Heartbeat of Zagreb

Revealing the Secret Side of Zagreb and the Mysteries Originating from Its Rich History

The capital of Croatia developed a lot of secrets and mysteries throughout its history. In this blog, you can read about some places tied to those stories. You can even visit them but at your own risk.

Some will compare Zagreb to a village implying that everyone knows everyone, at least through someone if not directly. On the other hand, Zagreb is the biggest city in Croatia. This well-known fact brings us to some interesting points. The area of 641 km2 is bound to hide some secrets within, and this is what this blog is about.  From 1094, the year when it was mentioned for the first time in written form, Zagreb has been a home to many stories, myths, and legends. Some of those will be connected to the places in Zagreb you can visit but at your own risk because they could either be cursed or off limits to visitors.


"The Lady with the Camellias"

Photo Credit: Tibor Trupec


We will start at the highest point first and that, of course, is Brestovac Asylum. It was built on 22nd of May in 1909. Its construction was initiated by Milivoj Dežman, a benefactor, physician, author, journalist and the editor of the newspaper "Obzor". Some sources say his main motive for building the asylum was his immense love towards Zagreb's gorgeous actor Ljerka pl. Šram who was suffering from tuberculosis. Some historians even compare that story with the one written by Alexandre Dumas, "The Lady with the Camellias" which adds a romantic note to the whole story. Those who read it will know what I'm talking about. Over the years, the asylum recorded significant improvements in healing tuberculosis, but it closed its doors for the patients in 1968 due to some changes in the health system and the treating method. Today, it's an abandoned ruin, and it sometimes serves as a place for playing war games like paintball


The Raving Dictator


Photo Credit: Darmon Richter/ http://www.thebohemianblog.com


At about 541 m altitude, just below Brestovac asylum, there is an old mansion called Villa Rabar. The villa was built by the city in the 1920s and was first used as a hunter hut. Later, throughout the years, Ante Pavelić, a Croatian dictator and a leader of the Independent State of Croatia took it for himself and made the Villa his home during the 1940s. The villa has secret tunnels which served as a gateway if Pavelić and his family found themselves in danger. Other tunnels connect the manor to some nearby military bunkers. The villa was used as a restaurant in the 1980s when it burned, leaving only parts made of stone and the tunnels. Today, Villa Rebar is barely visible from the road next to it. The fun fact about it is that the Zagreb youth held two wild rave parties in the 90s there, and even an MTV crew went there to report about it.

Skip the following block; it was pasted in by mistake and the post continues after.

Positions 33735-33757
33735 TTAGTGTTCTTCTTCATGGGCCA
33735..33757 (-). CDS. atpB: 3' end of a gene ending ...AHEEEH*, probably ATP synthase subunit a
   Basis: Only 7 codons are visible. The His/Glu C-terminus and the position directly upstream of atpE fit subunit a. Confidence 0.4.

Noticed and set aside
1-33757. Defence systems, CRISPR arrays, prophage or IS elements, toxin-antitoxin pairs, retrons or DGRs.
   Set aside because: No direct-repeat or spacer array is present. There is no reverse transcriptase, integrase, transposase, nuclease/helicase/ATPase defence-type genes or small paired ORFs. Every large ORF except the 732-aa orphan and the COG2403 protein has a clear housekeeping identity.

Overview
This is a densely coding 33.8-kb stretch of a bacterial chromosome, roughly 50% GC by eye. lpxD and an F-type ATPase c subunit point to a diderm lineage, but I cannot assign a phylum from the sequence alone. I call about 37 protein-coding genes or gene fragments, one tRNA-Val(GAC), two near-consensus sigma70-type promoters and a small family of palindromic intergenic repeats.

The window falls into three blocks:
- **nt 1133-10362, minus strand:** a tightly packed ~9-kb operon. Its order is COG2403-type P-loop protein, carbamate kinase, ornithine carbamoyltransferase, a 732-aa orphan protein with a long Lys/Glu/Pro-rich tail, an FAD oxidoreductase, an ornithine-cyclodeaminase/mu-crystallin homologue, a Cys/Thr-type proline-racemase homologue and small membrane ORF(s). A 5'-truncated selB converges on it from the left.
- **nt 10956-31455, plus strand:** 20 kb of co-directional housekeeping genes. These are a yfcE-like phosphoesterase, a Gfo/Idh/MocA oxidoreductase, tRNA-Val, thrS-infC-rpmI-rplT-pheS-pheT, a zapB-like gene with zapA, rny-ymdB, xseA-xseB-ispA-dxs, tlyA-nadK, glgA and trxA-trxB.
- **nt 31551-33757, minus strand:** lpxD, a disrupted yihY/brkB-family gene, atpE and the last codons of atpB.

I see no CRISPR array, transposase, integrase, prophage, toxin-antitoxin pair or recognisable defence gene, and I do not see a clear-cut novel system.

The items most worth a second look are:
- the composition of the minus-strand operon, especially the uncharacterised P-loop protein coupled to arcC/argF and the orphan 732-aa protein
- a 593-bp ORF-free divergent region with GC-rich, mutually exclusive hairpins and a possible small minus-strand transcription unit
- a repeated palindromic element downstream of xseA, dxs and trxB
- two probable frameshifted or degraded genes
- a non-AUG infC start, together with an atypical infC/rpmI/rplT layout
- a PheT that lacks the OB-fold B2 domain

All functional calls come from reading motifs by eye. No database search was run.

Photo Credit: Darmon Richter/ http://www.thebohemianblog.com


From Airport to the centre in minutes

A little bit further than 10 km away, there is an abandoned airport called "The Borongaj Airport". It was built in Zagreb neighbourhood - Borongaj after WWI in 1928. It was a modern and technically equipped airport for both civil and military air traffic. It was the first airport fully equipped with all the necessary objects for landing and taking off. That year, the mayor of Zagreb, Vjekoslav Heinzel flew over Zagreb taking off from that very airport.

Later on, the airport was used only for a military purpose. Another fun fact about the airport is that Charles Lindbergh himself landed on it after a successful flight over the Atlantic in February 1927. In its first year of traffic, the airport transported 1322 passengers and about 10 tons of cargo.

Let's end this trip in a more cheerful mood. This last spot is not so shrouded in secrecy, but it's fascinating. It's about the statue of Marija Jurić Zagorka in Tkalčićeva Street. While her life itself was a mystery and there is a tone of history tied to her name, the statue in Tkalčićeva also carries a little secret. If you reach under the statue, you should find some small case that contains a piece of paper where people write their name on and show they know about the little secret. Unfortunately, people often steal the case and the paper. So if you reach under the statue and find nothing, you can put a piece of paper with your name on it.



Photo Credit: Z. Turkulin/ www.ps-portal.eu


Header Image Credit: Tibor Trupec

Author: Tibor Trupec